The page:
Demonstrating value is critical to successfully selling custom-configured software solutions. Seeing is believing, so showing people the ways in which problems can be solved is a big part of what Laserfiche, Square 9, and other software developers do. To comprehend the potential return on investment (ROI), prospects need to experience using the software, said Jim Roberts, president of DocuWare Corp.’s American subsidiary. And understanding their needs and pain points requires consultative engagement on the part of dealers.
Still, many customers push back, insisting their processes are being handled by this or that business application, observed Taylor Grosso, director of channel sales in the Americas for Laserfiche. “But the goal should be system integration and filling in the blanks with a content strategy that ties things together and makes them more efficient.”
For example, most customers appreciate a nice, clean dashboard for electronic forms set-up. Some may use another doc-management system they’ve outgrown, exceeding basic capture, catch and retrieve requirements. “We convert these all the time,” said Grosso, noting that as many as 50% of Laserfiche’s implementations are replacement projects.
Another frequent objection revolves around security and compliance. “Many people have concerns about the ‘cloud’ and operating with no [computer] infrastructure,” explained Square 9’s Frattini. “We can spin up a server in a matter of minutes, but questions about confidentiality and breaches must be dealt with. We check those boxes because Square 9’s cloud solutions are both SOC [system and organization controls] and HIPAA-certified” by the American Institute of CPAs and by Congress’s Health Insurance Portability and Accountability Act.
Laserfiche assures customers that its cloud solutions are highly secure, featuring enterprise-level authentication. The firm supports customizable authentication features such as single sign-on (SSO) with Active Directory Federation Services (ADFS), native password controls, and two-factor authentication for internal and external users.
For data in transit over public networks, Laserfiche Cloud uses TLS encryption, and AES-256 encryption is utilized for data at rest, including backups. Automated backups are encrypted and secure, while detection systems monitor for potential intrusions and unauthorized changes.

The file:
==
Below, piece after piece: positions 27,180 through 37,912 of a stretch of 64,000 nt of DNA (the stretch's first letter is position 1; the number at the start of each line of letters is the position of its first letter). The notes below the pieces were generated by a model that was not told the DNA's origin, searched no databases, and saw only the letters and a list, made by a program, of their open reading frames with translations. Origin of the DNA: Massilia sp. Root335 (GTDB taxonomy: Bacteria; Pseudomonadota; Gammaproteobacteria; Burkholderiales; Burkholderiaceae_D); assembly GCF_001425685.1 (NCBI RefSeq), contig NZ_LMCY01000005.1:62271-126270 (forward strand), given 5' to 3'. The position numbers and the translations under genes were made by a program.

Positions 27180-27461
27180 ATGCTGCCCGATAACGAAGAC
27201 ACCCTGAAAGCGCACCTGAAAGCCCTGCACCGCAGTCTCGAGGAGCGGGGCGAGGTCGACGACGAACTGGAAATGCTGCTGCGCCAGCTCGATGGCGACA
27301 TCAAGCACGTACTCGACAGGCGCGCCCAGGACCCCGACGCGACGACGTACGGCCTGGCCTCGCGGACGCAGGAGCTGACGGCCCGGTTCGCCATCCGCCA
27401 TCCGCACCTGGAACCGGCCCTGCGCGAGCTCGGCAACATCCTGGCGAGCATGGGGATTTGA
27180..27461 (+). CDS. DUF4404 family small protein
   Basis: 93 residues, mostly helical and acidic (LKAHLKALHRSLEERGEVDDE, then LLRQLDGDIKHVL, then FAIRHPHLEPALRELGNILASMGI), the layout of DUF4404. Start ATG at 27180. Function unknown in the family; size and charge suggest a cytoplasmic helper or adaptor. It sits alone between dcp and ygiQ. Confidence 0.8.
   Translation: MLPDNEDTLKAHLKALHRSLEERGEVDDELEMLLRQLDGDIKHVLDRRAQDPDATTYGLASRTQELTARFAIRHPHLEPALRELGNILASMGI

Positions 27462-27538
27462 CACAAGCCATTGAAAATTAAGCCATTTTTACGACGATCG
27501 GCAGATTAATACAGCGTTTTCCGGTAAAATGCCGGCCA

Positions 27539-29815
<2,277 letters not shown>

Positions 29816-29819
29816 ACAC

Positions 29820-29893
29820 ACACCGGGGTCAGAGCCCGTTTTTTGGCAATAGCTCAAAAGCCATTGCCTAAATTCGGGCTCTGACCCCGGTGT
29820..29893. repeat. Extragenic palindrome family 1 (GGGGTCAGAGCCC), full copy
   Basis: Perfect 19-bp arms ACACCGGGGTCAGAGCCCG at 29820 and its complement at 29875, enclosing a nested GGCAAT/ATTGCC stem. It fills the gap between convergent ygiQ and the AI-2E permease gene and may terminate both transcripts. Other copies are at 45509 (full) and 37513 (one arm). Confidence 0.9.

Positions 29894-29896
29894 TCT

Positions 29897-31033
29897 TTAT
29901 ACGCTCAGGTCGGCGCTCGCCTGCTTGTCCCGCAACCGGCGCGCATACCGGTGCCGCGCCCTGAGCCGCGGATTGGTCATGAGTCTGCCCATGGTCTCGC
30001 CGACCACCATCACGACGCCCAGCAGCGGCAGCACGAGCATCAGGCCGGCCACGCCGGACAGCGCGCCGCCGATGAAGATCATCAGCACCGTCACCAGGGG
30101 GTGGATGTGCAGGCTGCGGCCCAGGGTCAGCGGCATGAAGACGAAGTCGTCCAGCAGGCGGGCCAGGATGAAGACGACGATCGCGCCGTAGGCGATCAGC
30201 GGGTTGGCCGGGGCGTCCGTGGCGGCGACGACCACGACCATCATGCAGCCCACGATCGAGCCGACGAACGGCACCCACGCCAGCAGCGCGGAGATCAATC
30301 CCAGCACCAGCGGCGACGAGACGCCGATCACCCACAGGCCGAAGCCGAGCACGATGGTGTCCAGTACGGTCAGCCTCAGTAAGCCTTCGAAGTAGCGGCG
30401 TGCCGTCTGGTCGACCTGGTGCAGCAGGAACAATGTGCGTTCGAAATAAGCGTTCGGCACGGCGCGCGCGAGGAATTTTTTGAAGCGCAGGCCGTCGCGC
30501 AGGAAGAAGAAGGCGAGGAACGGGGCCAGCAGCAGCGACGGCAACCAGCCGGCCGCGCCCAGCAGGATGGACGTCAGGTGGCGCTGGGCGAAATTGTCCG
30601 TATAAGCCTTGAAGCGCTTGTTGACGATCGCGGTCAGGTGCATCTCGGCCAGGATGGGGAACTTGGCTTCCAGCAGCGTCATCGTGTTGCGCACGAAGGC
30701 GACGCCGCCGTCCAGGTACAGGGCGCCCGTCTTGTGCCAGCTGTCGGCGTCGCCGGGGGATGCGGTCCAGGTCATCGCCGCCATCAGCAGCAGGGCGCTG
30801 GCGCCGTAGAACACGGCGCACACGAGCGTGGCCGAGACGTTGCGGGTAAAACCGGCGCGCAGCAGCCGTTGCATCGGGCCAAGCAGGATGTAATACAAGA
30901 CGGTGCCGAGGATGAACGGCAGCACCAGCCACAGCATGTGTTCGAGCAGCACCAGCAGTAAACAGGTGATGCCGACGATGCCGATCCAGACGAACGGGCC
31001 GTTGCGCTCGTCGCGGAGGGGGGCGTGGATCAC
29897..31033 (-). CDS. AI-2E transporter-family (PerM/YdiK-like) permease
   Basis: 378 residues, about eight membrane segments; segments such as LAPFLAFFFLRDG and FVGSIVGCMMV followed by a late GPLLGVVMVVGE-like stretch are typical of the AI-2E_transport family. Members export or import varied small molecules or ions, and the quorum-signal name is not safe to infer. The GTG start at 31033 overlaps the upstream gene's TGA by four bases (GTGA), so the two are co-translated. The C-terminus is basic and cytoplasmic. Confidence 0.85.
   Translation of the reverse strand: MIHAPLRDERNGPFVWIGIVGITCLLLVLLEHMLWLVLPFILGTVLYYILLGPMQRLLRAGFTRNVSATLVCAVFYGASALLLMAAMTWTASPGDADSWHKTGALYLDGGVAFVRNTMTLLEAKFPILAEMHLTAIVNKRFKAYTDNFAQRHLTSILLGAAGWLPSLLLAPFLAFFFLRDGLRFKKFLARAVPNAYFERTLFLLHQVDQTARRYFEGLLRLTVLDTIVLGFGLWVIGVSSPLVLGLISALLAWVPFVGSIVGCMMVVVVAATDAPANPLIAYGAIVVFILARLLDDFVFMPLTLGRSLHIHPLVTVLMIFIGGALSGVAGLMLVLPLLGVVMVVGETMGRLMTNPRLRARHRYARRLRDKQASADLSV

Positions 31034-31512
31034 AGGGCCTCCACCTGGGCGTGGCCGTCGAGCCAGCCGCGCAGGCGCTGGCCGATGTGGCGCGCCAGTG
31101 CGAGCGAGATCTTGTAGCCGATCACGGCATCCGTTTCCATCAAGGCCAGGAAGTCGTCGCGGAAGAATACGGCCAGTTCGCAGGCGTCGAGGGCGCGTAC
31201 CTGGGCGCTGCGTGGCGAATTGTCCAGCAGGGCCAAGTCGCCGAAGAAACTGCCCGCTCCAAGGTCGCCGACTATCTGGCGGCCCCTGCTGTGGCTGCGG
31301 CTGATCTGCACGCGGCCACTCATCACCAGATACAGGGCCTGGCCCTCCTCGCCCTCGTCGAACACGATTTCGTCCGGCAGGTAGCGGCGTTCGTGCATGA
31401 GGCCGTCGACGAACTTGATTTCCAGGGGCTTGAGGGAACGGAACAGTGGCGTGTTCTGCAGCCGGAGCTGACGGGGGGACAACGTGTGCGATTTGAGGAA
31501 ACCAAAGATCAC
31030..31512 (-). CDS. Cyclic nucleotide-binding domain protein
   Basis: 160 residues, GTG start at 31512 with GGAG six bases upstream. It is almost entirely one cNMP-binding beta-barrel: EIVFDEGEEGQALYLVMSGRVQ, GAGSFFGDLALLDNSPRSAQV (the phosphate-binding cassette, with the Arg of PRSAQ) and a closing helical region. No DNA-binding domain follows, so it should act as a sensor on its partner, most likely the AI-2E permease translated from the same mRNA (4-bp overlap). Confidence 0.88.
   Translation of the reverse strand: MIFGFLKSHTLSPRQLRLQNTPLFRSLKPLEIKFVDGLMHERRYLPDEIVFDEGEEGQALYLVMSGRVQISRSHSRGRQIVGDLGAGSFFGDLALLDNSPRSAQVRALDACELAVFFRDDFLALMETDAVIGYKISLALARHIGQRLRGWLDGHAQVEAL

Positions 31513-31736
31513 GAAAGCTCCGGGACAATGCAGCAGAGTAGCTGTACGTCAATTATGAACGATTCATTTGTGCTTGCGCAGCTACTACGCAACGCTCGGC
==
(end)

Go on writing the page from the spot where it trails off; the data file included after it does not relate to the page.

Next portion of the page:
“In Laserfiche Cloud, it’s easier for us to determine where requests are in the process at a glance, and the transition itself was fairly easy,” reports Andrew McElrath, strategic project manager at casino-management company Mille Lacs Corporate Ventures.
Find a Free eBook for The Document Management Software Buyer’s Guide from Laserfiche here.
4 RTW Questionnaires
As part of its return-to-work (RTW) procedures, a private school near Chicago is electronically recording and tracking COVID questionnaire responses using Google Forms, which is among the simpler methods of administering such surveys. (The software is included in the free, web-based Docs Editors suite.) Clicking and dragging misplaced files within Microsoft Windows’ folders is another basic solution that “might be sufficient for smaller organizations,” suggested Michael Frattini, senior vice president of operations at Square 9 Softworks. However, the search function can become cumbersome as file names and sub-folders grow in complexity, he warns.
Some RTW rules are more advanced, requiring online, web forms, perhaps, or even the ability to input information via a mobile (phone) app. Managing such e-documentation and content at the enterprise level is all about efficiency for Jim Roberts, president of DocuWare Corp.’s American subsidiary. As part of its RTW portfolio, DocuWare last year began offering a COVID-19 screening e-form and workflow that employs quick response (QR)-code technology to facilitate contactless, compliant visitor and employee check-in/check-out.
Each e-form can be customized and configured to any new or existing system—and according to a given company’s preferred screening process. It ensures compliance with Center for Disease Control (CDC) guidelines, which advise all businesses to implement and update as necessary a plan that is specific to each workplace.